Although the Conservatives have little to offer, their criticism of the Government is justified. There are alternatives. In the longer term, we need a clear strategy and, above all, a commitment to an integrated transport policy that uses all available modes of transport. It is up to the Government to provide and deliver that vision.

2.21 pm

Lawrie Quinn (Scarborough and Whitby) (Lab): I feel the same way that I felt on Sunday night when we got to the 90th minute. I thought that the hon. Member for Caithness, Sutherland and Easter Ross (John Thurso) was going to support the Government amendment, so I feel very disappointed. I regret that because I have a considerable amount of time for the hon. Gentleman. His constituency is similar to mine, although it is on the other side of the border. I applaud his attempts to talk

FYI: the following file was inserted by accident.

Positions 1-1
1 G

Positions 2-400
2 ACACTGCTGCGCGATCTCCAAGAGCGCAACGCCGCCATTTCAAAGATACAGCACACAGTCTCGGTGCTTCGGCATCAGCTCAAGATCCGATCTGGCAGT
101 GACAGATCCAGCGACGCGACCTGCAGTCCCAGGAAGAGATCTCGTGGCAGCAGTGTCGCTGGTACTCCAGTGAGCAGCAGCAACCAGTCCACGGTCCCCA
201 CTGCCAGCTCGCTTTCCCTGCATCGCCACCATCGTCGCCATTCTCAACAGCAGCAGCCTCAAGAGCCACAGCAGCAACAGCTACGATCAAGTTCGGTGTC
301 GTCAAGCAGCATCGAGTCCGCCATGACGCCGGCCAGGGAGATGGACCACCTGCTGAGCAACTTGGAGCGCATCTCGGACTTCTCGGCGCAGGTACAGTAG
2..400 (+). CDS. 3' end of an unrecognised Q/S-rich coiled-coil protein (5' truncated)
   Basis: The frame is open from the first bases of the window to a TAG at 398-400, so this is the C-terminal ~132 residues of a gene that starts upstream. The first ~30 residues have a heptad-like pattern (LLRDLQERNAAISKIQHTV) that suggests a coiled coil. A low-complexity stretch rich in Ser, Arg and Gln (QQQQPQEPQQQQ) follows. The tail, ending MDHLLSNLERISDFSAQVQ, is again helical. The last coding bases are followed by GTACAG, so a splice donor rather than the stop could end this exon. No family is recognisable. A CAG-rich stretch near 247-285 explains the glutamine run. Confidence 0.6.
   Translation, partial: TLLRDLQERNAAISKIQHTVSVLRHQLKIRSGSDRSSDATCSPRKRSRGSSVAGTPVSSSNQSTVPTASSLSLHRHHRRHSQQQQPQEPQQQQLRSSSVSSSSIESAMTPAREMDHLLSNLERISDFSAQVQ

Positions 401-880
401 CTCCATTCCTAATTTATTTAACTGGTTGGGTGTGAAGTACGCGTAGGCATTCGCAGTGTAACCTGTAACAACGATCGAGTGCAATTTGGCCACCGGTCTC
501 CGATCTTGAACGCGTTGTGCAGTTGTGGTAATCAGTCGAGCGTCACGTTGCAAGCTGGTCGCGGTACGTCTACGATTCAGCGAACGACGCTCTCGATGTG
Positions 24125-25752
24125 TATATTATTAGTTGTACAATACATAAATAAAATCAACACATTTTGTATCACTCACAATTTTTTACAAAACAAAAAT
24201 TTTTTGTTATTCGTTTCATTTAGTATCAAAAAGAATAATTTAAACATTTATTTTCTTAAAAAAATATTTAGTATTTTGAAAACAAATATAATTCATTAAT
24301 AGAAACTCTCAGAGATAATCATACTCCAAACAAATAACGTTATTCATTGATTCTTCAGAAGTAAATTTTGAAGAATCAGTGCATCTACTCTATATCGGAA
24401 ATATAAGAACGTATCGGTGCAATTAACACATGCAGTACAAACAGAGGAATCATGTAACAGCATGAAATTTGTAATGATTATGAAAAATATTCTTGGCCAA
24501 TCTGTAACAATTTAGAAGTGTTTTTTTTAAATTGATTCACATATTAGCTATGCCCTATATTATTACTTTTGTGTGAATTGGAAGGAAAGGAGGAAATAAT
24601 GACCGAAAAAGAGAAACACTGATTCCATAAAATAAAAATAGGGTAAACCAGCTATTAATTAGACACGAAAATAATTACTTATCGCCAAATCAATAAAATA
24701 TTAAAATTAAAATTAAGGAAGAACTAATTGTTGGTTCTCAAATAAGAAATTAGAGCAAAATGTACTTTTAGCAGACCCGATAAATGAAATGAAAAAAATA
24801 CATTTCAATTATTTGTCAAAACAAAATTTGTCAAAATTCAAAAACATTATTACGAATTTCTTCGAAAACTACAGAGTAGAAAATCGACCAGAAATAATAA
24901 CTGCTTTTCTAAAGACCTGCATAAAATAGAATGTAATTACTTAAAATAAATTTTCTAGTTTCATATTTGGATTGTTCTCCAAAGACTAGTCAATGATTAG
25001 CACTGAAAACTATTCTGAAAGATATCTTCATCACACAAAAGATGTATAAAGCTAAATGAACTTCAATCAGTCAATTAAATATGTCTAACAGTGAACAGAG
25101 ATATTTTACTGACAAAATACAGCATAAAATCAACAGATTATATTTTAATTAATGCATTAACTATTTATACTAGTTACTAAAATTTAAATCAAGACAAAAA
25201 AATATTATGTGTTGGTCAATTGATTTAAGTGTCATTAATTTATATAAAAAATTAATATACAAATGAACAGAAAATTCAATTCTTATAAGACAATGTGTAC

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and listen to people from the transport industry. I hope that he will reconfigure his approach on the amendment during the debate. It is sad that the hon. Member for South Suffolk (Mr. Yeo) has left the Chamber because I thought that the official Opposition might be making a visionary attempt to hold a timely and appropriate debate on this day—I shall come to that in a moment.